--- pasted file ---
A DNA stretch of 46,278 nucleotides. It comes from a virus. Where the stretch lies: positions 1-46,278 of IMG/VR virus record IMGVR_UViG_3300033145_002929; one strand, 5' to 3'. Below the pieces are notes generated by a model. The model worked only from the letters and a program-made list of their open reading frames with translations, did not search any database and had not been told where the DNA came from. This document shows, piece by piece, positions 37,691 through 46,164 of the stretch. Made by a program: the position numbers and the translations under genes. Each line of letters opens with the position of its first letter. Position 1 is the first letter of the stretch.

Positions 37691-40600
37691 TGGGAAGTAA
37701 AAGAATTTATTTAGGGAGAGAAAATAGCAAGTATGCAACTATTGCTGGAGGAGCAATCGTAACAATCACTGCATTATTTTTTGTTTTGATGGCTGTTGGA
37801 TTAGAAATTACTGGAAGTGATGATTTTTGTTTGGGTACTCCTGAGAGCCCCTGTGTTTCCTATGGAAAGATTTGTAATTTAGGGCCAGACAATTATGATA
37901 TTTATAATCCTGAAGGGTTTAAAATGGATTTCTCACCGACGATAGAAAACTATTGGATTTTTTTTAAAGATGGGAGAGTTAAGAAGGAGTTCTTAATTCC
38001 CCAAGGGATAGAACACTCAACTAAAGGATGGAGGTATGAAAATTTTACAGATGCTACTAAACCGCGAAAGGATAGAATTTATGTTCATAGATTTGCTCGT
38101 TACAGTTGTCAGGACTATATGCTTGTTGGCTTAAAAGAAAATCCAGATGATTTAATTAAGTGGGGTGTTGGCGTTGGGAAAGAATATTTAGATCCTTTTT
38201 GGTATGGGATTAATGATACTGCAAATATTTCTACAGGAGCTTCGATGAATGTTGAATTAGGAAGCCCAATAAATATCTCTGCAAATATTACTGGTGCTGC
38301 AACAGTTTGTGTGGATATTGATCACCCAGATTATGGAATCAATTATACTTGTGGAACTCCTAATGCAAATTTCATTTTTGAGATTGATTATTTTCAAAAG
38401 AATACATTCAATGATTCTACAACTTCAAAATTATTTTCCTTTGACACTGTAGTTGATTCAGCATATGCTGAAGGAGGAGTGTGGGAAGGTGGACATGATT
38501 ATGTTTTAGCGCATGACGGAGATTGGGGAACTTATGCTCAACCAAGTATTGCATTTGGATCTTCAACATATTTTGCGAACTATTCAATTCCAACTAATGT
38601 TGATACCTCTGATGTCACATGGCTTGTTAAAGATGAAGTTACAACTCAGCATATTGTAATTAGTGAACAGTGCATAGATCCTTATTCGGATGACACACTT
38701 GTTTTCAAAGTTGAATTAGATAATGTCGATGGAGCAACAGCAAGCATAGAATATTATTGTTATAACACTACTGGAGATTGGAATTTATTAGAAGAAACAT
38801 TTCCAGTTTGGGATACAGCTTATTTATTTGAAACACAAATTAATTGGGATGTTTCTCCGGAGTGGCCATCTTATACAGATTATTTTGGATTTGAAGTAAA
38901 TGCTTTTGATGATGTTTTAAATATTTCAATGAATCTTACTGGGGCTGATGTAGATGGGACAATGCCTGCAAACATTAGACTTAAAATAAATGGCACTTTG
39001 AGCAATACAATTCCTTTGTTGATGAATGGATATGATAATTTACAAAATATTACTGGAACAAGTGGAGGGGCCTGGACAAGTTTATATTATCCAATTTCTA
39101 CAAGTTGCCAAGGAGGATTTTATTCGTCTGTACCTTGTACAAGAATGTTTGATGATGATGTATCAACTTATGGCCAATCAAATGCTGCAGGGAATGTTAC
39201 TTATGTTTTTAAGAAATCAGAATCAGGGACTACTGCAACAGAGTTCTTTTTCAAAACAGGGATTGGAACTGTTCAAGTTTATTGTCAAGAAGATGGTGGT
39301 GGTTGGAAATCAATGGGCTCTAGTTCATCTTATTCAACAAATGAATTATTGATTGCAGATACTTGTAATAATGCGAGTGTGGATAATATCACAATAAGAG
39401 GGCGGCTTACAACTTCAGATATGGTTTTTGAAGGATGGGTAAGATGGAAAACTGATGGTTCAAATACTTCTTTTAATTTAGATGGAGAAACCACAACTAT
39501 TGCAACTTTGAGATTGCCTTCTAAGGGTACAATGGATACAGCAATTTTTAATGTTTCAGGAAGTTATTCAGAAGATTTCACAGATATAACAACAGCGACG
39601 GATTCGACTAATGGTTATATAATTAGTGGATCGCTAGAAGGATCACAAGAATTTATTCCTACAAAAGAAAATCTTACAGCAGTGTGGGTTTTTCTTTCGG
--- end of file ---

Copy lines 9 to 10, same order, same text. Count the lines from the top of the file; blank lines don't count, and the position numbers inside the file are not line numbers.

38201 GGTATGGGATTAATGATACTGCAAATATTTCTACAGGAGCTTCGATGAATGTTGAATTAGGAAGCCCAATAAATATCTCTGCAAATATTACTGGTGCTGC
38301 AACAGTTTGTGTGGATATTGATCACCCAGATTATGGAATCAATTATACTTGTGGAACTCCTAATGCAAATTTCATTTTTGAGATTGATTATTTTCAAAAG